Everyone loves a food with a funny name, though this one may border on slightly disturbing. If one is completely unaware of what the name does signify, it’s entirely plausible to gravitate toward thinking about a biscuit quite literally made out of a cat’s head. Rest assured, this is never the case. We do not eat housecats in America, thank goodness.
No, cat head biscuits are so named because they are larger-than-usual biscuits that are “the size of a cat’s head.” Also, they are typically a bit rougher on their tops, and thus someone long, long ago remarked that it looked like the top of an orange tabby cat’s head. The name stuck and here we are today.
These biscuits really are huge. I tried to demonstrate with photographic evidence that they are indeed the size of a cat’s head. Alas, Watson would NOT cooperate with posing for a picture, and this is the best I could do.
Despite Watson’s insubordination, they are everything you would want a giant biscuit to be: flaky, so buttery, tons of beautiful biscuit flavor. Perfect for hogging or sharing! I hope y’all enjoy them!
Source: slightly adapted from Southern Biscuits by Nathalie Dupree
2 cups all-purpose flour
2 cups cake flour
2 tbs baking powder
1 tsp baking soda
1 ½ tbs granulated sugar
1 tsp kosher salt
¼ cup well-chilled unsalted butter, roughly cut into ¼-inch pieces
¼ cup well-chilled unsalted butter, roughly cut into ½-inch pieces
1 ½ cups well-shaken cold buttermilk
¼ cup melted butter
reheat your oven to 400 F.
In a large, wide bowl, gently whisk together the flours, baking powder, baking soda, sugar, and salt. Scatter the ¼-inch pieces of butter over the flour mixture, then use your fingers, two knives, or a pastry blender to work the fat into the flour until it looks like well-crumbled feta cheese. Now scatter the ½-inch pieces of butter over the fat and repeat the process. If this process took longer than 5 minutes, place the bowl in the refrigerator for 5 minutes to chill.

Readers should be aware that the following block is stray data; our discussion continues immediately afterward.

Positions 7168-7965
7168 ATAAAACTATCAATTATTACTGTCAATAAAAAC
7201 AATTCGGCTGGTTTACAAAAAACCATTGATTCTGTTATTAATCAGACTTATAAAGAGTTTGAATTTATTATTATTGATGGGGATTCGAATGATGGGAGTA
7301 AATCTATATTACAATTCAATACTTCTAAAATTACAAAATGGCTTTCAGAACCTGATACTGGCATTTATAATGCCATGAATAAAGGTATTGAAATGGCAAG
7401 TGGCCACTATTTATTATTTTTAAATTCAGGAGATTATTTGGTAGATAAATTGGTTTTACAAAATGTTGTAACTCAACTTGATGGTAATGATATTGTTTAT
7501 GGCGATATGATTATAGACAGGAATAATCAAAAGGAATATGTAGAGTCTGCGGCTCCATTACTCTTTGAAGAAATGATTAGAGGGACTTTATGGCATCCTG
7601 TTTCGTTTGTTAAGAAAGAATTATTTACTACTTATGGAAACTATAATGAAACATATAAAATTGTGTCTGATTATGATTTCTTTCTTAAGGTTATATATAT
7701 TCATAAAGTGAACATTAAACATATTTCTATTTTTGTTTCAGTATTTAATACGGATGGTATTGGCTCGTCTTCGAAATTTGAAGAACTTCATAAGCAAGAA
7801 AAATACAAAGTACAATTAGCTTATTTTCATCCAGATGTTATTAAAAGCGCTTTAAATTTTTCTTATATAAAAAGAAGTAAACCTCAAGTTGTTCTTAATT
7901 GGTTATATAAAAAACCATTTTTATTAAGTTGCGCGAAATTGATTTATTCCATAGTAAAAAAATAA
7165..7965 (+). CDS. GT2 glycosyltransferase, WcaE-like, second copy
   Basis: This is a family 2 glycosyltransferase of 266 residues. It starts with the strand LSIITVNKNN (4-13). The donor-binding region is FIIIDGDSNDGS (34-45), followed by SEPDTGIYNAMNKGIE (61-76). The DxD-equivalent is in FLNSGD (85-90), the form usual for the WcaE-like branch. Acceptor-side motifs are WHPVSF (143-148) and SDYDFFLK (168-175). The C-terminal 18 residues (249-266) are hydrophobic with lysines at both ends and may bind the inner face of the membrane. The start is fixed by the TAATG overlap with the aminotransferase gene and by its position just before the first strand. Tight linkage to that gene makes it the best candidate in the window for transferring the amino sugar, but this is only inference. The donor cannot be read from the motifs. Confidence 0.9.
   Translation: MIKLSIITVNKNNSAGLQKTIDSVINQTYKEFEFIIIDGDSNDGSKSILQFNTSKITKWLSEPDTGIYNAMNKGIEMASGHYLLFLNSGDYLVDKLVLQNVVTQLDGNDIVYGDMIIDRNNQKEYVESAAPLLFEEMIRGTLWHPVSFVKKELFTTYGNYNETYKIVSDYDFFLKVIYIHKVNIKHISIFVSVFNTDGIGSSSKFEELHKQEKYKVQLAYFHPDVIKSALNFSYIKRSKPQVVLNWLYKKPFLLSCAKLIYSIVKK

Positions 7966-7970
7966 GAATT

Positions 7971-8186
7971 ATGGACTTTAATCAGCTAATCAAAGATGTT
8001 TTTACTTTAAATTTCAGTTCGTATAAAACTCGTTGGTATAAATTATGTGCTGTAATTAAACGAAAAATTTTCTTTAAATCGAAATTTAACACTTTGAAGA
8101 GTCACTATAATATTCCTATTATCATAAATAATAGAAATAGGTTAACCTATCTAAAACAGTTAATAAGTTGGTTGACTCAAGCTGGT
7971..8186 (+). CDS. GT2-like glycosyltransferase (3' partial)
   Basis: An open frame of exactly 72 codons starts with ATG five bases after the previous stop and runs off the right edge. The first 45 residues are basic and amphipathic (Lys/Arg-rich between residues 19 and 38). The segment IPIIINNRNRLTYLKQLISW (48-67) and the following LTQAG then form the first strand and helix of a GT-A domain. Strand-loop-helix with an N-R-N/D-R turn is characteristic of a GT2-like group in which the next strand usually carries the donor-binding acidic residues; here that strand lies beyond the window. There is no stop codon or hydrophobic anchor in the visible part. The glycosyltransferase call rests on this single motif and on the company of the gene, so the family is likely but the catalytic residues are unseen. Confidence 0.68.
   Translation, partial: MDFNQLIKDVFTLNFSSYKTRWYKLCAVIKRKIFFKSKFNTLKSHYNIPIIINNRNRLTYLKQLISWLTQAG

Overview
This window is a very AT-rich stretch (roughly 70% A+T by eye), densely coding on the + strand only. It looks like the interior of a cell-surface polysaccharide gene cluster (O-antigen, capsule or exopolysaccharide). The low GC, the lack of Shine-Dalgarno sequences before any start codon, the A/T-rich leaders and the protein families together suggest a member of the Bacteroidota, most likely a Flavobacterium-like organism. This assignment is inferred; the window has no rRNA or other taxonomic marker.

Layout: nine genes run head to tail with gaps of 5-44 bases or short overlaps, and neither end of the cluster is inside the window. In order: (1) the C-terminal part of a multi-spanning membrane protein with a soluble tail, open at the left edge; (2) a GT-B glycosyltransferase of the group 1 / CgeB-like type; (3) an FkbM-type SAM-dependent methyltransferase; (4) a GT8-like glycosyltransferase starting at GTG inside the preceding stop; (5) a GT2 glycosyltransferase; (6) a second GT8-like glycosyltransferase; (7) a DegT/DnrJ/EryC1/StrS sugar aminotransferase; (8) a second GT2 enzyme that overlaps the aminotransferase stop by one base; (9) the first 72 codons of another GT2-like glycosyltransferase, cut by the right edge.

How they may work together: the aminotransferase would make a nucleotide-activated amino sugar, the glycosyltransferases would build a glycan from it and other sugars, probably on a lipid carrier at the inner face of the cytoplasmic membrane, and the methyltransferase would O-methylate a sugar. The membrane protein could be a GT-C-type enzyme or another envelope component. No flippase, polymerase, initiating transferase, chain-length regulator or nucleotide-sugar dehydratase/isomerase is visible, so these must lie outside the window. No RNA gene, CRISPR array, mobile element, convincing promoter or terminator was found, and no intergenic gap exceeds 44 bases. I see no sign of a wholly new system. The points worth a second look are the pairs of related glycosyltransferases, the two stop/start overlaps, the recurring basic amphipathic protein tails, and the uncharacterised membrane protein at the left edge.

Now make a well in the center of the flour-butter mixture and pour in the buttermilk. Stir with a rubber spatula, using broad, circular strokes to quickly pull the flour into the buttermilk. Mix just until the dry ingredients are moistened and the sticky dough begins to pull away from the sides of the bowl. You can add up to ¼ cup more all-purpose flour or up to ¼ cup extra buttermilk if the mixture is too wet or too dry, respectively.
Lightly sprinkle a large cutting board with some all-purpose flour. Turn the dough out onto the board and sprinkle the top lightly with flour. With floured hands, fold the dough in half and pat out into a ¾-to-1-inch round. Dip a 4-inch biscuit cutter in flour, then stamp out biscuits. Be sure you stamp in an up-and-down motion and do not twist your wrist. This makes the biscuits tougher.
Brush a light layer of the melted butter in a 12-inch cast-iron skillet. Transfer the biscuits to the skillet as you stamp them out. Reroll the scraps and stamp out more biscuits until you use up your dough. I got 9 biscuits. Place them all in the skillet, as close together as possible. Pour the remaining melted butter over all the biscuits, then bake for 20-25 minutes, until the tops are golden brown.
Remove from the oven, let the biscuits cool slightly, then serve hot.